My wiser self would steer me towards the LCT 440 PURE and a touch of eq in the mix, but maybe it’s the inner nerd rather than the wiser self.
If you are primarily interested in recording acoustic guitar both of these mics would be great budget choices, with the 240 PRO giving ready to go results and the 440 PURE something to satisfy the mix fiddler.
Electric guitars and LDCs can be a marriage made in hell - I’ve mostly used ribbons or condenser on my amps – having said that since I had my two LCT 550s and the LCT 640 TS I’ve been less shy at aiming condensers at a speaker, since the LEWITTs capture a lot of detail without that white noise harshness that can be so annoying on guitar tracks. I had good hopes for the LCT 440 PURE, and, I admit, less so for the LCT 240 PRO, but they both surprised me.
On this clean track the recording chain is Jazzmaster > Celmo Sardine Can Compressor > Malekko ID 600 Dark (for a touch of delay) > Fender Deluxe Reverb.
Sounds great, there are differences between the two but I would be happy with both.
On this fuzzy guitar example the chain was Jazzmaster > Zvex Fat Fuzz Factory > Celmo Sardine Can > Catalinbread Dirty Little Secret Mark III > Fender Deluxe Reverb.
Again both sound, really, really good to me. I’d go for the LCT 440 PURE because that’s my taste but I’d have no problem using either.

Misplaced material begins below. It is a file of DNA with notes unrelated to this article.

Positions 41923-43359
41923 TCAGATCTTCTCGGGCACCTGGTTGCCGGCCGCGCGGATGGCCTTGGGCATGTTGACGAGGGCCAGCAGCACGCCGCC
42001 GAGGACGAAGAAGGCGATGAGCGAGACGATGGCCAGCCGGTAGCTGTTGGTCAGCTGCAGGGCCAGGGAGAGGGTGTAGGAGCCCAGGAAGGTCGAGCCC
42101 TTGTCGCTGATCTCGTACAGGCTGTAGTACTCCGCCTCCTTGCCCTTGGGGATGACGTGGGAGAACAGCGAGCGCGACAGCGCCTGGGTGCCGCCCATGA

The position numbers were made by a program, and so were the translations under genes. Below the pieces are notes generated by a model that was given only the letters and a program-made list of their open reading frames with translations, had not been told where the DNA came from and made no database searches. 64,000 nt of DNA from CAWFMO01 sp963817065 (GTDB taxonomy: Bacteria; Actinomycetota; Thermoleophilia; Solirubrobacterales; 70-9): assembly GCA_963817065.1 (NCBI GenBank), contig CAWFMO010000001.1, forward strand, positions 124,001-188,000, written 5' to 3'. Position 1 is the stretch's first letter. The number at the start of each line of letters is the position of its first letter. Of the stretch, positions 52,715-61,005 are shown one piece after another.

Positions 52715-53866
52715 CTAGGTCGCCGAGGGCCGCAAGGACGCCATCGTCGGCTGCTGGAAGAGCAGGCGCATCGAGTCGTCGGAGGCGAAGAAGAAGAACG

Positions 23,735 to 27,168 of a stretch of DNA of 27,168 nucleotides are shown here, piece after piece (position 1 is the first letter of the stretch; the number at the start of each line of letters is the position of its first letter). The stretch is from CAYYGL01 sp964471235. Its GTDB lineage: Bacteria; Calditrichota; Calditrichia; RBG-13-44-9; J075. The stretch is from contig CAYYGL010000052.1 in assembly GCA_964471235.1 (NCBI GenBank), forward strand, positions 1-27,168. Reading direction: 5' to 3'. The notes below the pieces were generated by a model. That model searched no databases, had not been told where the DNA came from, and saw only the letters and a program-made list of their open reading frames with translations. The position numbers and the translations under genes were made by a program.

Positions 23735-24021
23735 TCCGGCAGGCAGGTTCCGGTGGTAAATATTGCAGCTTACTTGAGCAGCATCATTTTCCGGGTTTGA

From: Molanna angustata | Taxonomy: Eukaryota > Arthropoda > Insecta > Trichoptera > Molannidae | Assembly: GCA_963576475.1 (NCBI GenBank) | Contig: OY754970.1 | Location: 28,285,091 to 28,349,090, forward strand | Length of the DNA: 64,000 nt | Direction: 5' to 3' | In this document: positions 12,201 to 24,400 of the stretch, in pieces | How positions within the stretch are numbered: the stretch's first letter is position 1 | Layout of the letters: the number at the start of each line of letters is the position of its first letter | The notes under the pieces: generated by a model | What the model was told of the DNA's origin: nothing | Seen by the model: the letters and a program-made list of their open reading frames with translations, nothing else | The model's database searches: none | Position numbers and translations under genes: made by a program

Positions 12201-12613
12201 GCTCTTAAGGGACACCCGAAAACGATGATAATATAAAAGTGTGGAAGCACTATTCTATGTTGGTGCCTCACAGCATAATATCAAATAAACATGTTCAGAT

So, which one to get? If you can spare or save the extra 120 Euros, I'd go for the LCT 440 PURE.
It’s a mic for life that will earn its keep even when you will have pricier numbers in your locker. Like its more expensive LEWITT siblings, it captures a sweet and solid audio picture where all the elements of the source are there and can be sculpted to suit the mix.
Using a photographic analogy, it’s a bit like working with a RAW file rather than a jpeg that has been already processed and compressed for you. It’s not quite as refined as the more expensive numbers in the LEWITT range, but it allows you to achieve similar results for quite a lot less money. It responds beautifully to eq and I can see it delivering in just about any situation it would be thrown at in a project studio.